Another Callus Revolutionary? Napoleon and Alexandre

Napoleon Bonaparte Before the Sphinx, c.1868 by Jean-Leon Gerome, Hearst Castle - Public domain.

Napoleon Bonaparte Before the Sphinx, c.1868
by Jean-Leon Gerome, Hearst Castle – Public domain.

In 1798 Malta was invaded by Napoleon on his way to his campaign in Egypt. According to our family tradition, Alexandre Callus, brother of my Gt Gt Gt Grandfather Joseph (c. 1788-1813) was a colonel in Napoleon’s army and ended up living in Corsica. Is this a myth or could it be true?

Napoleon’s Invasion of Malta

In the second half of the eighteenth century, there was growing unrest amongst the Maltese people with the rule of the Knights Hospitallers.   In 1775, there had been an unsuccessful insurrection by the Maltese, which included many priests. It had been put down and the ring leaders given life imprisonment or exile. Also, as a result of the support lent to the French Revolution by many of the French knights and Grand Master Ximenes, the island of Malta was in poor shape financially so taxes were raised to recover revenues which caused great hardship to the native population.

By 1798 Napoleon Bonaparte’s star was rising and he was busy hatching ambitious plans to invade Egypt and possibly even to extend to the Middle East. But France was broke and he did not have the resources to finance such an enterprise. As it happens Malta was en route and some Maltese had secretly made contact inviting him to come and relieve the Knights of their dominion!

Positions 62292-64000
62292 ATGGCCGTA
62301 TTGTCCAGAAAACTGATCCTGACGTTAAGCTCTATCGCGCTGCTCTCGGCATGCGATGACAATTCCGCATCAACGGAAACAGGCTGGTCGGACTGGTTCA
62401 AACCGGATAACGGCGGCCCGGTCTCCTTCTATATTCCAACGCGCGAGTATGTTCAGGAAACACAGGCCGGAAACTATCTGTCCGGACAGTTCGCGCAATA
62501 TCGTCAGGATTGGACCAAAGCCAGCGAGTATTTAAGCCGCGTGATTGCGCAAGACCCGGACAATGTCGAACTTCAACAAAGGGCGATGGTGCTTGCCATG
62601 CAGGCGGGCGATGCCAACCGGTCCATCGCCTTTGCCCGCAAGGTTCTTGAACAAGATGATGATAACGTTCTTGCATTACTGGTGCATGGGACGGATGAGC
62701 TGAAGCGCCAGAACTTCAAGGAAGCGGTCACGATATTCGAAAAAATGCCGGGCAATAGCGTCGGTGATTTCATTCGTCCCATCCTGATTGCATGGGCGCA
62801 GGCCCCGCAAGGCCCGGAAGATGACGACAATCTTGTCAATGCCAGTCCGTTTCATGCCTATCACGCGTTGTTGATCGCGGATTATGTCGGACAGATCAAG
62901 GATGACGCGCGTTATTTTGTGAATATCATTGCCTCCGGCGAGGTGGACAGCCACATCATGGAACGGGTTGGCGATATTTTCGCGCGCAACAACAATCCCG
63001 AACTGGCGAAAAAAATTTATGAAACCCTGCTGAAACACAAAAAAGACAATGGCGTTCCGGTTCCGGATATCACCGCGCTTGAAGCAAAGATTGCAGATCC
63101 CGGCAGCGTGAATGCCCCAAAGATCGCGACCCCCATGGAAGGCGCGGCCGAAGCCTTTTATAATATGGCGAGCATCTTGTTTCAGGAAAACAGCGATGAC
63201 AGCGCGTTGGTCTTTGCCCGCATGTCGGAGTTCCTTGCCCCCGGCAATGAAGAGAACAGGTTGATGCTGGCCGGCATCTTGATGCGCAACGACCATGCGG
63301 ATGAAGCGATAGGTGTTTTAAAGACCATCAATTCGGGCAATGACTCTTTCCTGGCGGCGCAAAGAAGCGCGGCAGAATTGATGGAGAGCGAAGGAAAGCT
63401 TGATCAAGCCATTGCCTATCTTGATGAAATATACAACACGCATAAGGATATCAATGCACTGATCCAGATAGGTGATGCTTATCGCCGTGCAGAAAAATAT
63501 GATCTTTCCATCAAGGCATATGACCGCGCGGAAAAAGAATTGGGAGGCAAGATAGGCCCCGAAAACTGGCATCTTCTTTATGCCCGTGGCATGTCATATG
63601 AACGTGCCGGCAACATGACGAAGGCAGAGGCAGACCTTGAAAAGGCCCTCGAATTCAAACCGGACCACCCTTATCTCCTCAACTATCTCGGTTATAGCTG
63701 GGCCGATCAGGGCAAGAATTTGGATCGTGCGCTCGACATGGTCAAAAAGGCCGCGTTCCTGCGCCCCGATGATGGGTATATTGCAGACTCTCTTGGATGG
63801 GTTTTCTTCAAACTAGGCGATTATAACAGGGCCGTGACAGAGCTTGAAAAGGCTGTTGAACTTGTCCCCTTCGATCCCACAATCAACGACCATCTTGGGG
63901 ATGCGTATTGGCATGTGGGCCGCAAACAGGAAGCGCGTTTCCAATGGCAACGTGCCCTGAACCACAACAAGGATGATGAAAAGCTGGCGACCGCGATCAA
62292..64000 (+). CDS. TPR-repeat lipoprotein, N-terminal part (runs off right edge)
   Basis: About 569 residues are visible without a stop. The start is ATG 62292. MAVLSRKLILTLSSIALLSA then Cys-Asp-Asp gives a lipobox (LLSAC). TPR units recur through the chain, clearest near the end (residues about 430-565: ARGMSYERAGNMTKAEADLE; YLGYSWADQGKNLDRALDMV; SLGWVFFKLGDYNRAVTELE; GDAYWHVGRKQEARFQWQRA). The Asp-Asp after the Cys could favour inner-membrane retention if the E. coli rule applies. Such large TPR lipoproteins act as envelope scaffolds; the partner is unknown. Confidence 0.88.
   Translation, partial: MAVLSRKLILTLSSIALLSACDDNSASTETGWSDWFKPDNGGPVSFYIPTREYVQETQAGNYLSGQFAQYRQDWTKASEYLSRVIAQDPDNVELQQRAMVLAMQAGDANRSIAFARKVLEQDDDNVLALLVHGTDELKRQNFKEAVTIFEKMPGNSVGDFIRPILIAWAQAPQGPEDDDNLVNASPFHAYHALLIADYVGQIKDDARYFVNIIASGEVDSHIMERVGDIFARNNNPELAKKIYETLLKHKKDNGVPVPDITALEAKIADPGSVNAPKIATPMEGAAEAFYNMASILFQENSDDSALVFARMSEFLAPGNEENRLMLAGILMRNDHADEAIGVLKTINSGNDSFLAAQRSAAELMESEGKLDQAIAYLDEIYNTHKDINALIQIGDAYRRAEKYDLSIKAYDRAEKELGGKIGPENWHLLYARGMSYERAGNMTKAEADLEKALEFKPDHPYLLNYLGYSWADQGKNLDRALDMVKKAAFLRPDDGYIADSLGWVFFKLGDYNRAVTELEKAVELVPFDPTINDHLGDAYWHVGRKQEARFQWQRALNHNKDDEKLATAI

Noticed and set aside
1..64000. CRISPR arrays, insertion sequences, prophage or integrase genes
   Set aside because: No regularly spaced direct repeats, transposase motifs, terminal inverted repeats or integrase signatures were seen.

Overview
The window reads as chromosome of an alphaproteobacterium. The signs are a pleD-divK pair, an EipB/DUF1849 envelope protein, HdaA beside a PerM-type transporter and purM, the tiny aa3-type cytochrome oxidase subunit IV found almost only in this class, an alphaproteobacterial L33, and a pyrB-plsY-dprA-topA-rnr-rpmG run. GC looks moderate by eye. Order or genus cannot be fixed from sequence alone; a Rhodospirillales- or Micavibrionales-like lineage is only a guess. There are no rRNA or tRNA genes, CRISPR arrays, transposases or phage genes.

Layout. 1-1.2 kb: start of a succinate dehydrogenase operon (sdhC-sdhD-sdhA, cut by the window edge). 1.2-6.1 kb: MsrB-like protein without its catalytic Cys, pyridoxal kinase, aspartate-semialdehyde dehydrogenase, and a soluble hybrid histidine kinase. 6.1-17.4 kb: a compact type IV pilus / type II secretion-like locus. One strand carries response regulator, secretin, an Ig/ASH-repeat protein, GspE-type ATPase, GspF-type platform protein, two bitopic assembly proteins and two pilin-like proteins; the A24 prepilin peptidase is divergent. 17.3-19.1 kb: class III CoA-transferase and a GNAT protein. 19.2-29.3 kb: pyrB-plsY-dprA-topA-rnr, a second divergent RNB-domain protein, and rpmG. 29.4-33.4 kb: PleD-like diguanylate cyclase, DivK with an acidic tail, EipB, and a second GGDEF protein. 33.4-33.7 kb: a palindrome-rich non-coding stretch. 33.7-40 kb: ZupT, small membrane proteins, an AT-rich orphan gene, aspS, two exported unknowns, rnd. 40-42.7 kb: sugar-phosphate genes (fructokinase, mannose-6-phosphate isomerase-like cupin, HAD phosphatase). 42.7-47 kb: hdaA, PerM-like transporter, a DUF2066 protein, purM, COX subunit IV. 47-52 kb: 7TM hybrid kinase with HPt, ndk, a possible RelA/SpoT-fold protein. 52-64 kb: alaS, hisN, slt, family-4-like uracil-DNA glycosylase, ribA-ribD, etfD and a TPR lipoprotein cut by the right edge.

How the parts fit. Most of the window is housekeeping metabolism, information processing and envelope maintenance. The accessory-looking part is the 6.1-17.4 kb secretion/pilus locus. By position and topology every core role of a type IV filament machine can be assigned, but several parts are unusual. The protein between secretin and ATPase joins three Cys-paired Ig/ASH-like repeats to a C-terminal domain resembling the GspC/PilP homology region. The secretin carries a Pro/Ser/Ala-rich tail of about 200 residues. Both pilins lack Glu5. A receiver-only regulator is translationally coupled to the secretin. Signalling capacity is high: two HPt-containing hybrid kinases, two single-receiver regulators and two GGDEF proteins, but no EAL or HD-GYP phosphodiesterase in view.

Napoleon's Invasion of Malta 1798 Public Domain

Napoleon’s Invasion of Malta 1798
Public Domain

On 11 June 1798, Napoleon arrived at Malta with 30,000 troops and requested permission to harbour his ships at Valletta for supplies. The Grand Master, Ferdinand von Hompesch zu Bolheim, replied that as Malta was a neutral territory, only 2 ships could enter at a time. Napoleon responded by bombarding the harbour and despatching thousands of troops to land at strategic points all around the island. The Maltese were overwhelmed. At the same time, a goodly proportion of the French contingent of Knights Hospitallers refused to take up arms against their countrymen. The Grand Master therefore had little choice but to surrender Malta to Napoleon in return for lands in France for himself and the Knights. They departed Malta immediately, never to return, signalling the end of the rule of the Knights.

The Grand Master's Capitulation of Malta to Napoleon in 1798. Public Domain.

The Grand Master’s Capitulation of Malta to Napoleon in 1798.
Public Domain.